The Guide
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“The Guide,” New Era, Mar. 1990, 11

Special Issue:
Surviving—and Thriving—in the 90s

The Guide

They skied through country as dangerous as it was beautiful. Their guide never let them down.

A number of years ago a young man who is an excellent skier went with friends to the wilds of the Yukon to experience the ultimate in deep-powder skiing. A helicopter took them high into the mountains, far away from safety, ski patrols, and hospitals. They were virtually hundreds of miles from anywhere with nothing but 8,000 feet of vertical drop before them. Their guide was a 70-year-old man, small and seemingly fragile. He told them to stay directly behind him and he would get them down safely, but if they veered off to the right or left, chances were they would fall into a crevice or onto the sharp rocks at the bottom of unseen cliffs.

Suddenly my friend realized that his life was in the hands of this old gentleman whom he hardly knew and who certainly didn’t look like a man who could ski long miles through heavy powder to safety. The young man felt his stomach knot up. But suddenly the old man dropped over the edge, and one by one his friends followed. There was no other way down, and he quickly forced his muscles to move him over the edge and onto the path of the guide now moving quickly away from him.

The descent was awesome. His doubts about the guide were dispelled as he followed a path that led him past sheer cliffs he would not have seen until it was too late. As he noticed these death traps out of the corners of his eyes, he clung even more desperately to the path his guide was making some distance in front of him.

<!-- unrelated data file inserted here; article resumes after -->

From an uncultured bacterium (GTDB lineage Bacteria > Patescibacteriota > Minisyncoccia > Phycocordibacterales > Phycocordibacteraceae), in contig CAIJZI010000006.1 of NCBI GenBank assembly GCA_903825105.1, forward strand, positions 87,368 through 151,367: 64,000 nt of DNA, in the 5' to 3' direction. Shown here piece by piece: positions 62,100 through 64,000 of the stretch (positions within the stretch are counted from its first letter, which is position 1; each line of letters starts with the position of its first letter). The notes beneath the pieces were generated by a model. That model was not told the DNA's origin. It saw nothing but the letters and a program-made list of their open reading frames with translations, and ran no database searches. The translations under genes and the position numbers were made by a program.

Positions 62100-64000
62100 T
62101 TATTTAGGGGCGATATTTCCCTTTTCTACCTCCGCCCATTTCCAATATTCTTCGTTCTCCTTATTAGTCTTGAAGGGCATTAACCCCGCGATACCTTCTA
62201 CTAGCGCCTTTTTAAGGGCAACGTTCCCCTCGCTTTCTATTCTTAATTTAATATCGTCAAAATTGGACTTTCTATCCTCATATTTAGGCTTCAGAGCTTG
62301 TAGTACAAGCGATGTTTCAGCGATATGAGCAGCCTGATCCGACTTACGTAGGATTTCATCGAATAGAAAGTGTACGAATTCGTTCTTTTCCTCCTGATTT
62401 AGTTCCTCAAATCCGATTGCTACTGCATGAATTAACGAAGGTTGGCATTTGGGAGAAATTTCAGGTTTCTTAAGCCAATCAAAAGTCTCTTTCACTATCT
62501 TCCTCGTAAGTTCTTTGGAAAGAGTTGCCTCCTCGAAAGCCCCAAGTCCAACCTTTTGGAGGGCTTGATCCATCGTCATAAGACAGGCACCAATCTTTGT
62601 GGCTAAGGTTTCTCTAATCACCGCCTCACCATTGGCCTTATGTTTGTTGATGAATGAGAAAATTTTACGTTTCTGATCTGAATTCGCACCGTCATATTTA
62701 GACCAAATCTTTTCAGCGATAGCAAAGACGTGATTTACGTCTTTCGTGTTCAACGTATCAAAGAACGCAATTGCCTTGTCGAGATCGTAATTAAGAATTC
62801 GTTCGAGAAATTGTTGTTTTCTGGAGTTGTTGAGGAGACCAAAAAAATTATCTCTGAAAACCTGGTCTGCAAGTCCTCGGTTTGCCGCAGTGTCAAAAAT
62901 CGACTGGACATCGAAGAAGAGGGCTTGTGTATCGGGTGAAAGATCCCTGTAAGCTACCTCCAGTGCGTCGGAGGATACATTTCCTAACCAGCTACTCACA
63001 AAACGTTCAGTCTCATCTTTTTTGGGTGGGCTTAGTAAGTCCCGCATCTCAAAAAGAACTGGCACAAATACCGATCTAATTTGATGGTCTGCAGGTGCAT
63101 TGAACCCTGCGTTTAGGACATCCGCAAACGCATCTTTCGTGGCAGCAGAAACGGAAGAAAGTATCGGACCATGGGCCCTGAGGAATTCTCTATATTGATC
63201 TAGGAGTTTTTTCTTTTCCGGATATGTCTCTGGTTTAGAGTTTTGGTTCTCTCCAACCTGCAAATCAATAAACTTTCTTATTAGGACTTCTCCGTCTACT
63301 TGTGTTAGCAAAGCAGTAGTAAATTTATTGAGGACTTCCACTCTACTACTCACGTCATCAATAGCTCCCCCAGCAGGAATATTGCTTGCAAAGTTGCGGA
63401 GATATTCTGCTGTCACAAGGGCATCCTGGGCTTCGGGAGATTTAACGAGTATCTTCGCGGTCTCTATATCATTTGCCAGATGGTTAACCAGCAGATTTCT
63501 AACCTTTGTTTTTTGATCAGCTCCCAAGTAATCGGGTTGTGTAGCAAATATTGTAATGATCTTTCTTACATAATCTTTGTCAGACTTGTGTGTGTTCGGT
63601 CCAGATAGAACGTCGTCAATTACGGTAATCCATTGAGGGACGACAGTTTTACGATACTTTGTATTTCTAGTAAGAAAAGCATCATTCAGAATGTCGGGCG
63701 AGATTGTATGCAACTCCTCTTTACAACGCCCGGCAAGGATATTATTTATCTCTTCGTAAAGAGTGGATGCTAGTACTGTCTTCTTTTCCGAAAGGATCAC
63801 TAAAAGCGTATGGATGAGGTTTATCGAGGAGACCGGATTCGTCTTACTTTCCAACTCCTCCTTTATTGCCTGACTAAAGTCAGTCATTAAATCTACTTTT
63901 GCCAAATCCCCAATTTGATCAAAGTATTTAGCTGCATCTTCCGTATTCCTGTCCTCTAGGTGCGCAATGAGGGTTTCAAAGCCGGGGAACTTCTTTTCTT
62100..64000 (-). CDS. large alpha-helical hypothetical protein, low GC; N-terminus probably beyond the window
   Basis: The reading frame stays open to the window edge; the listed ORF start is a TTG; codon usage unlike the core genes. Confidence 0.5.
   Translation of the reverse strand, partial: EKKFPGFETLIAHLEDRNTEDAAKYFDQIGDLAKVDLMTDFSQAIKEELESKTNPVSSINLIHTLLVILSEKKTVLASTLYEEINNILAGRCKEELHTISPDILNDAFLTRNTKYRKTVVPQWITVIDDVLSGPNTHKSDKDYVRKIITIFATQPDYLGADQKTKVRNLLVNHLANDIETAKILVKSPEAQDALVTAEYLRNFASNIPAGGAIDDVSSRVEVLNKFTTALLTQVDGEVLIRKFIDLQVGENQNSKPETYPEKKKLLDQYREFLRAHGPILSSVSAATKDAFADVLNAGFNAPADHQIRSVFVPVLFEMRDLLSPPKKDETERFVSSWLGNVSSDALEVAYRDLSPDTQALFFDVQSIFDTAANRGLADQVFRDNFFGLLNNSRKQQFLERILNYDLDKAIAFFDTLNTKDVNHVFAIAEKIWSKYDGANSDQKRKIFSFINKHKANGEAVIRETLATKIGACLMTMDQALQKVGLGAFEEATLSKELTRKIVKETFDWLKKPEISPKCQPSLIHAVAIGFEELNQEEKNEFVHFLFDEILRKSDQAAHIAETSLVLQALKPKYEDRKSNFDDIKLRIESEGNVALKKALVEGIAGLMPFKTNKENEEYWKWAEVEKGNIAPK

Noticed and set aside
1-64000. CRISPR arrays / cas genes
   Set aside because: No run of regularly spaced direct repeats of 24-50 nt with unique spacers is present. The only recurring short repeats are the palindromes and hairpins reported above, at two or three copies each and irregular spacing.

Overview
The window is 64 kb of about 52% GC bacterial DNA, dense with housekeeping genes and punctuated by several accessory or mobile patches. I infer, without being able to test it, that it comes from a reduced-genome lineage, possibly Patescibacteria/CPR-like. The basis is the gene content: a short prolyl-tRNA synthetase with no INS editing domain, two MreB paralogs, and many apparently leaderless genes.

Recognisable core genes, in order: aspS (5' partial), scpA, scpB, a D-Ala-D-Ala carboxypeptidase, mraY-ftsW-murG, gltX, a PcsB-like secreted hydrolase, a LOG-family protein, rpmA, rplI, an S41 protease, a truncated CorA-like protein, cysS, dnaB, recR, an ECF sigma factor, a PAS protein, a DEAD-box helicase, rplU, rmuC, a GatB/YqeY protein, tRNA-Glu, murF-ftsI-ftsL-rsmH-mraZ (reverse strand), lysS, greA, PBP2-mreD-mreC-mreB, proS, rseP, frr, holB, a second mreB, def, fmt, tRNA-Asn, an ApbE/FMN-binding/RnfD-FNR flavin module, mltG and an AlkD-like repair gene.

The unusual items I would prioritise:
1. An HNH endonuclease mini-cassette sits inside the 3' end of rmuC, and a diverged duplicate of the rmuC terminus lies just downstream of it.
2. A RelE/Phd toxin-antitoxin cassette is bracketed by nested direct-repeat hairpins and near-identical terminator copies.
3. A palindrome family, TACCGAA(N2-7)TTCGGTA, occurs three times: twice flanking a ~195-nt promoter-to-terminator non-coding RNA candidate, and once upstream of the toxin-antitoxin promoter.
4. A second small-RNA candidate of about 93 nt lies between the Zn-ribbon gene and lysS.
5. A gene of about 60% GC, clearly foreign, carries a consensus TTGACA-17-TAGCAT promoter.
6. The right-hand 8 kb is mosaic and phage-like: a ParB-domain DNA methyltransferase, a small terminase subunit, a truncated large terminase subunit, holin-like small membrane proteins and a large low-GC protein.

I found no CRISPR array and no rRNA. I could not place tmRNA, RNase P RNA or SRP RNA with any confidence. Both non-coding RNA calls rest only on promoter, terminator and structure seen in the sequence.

His confidence in the old gentleman was complete when he suddenly stopped them from crossing a seemingly wide-open snowfield. It looked like some of the finest powder he had ever seen, but his first impulse to reject his guide’s words was replaced by the realization that his guide had brought him this far in safety and now was no time to stop trusting him. So he followed as they labored through heavy snow to climb up and around the snowfield, finally arriving below it. Stopping, they turned and looked behind them. What they saw made him take a deep breath. The snowfield wasn’t a snowfield at all, but a crevice several hundred feet deep with a snow bridge two or three feet thick. Had they attempted to cross it they would have surely broken through and plummeted to their deaths on the jagged rocks and ice below.

By the time they had reached the bottom, my friend was humbled by the ability of his “fragile” guide. Through years of preparation, the guide had gained a knowledge that went much deeper than the eye could see. His life was dedicated to keeping people like my friend from serious harm. Over the next few days they would ski some of the most beautiful country in the world, dangerous country with disaster hidden in its deep snow. But their guide was ever vigilant in protecting them, and they were able to relax and really enjoy the marvelous, once-in-a-lifetime experience.

Following the prophet is not much different. Although somewhat older than most of us, his experience, knowledge, and, most importantly, his ability to be directed by the Lord, will lead us safely to our destinations. But we must trust him and follow him very carefully. It is only when we decide that we have a better way that we endanger our spiritual lives. Believe in him, and remember, God chose him. He is the prophet and God will direct and advise him. A safer course cannot be found.

Survival Tip

  • Follow the prophet.

Illustrated by Rohn Solomon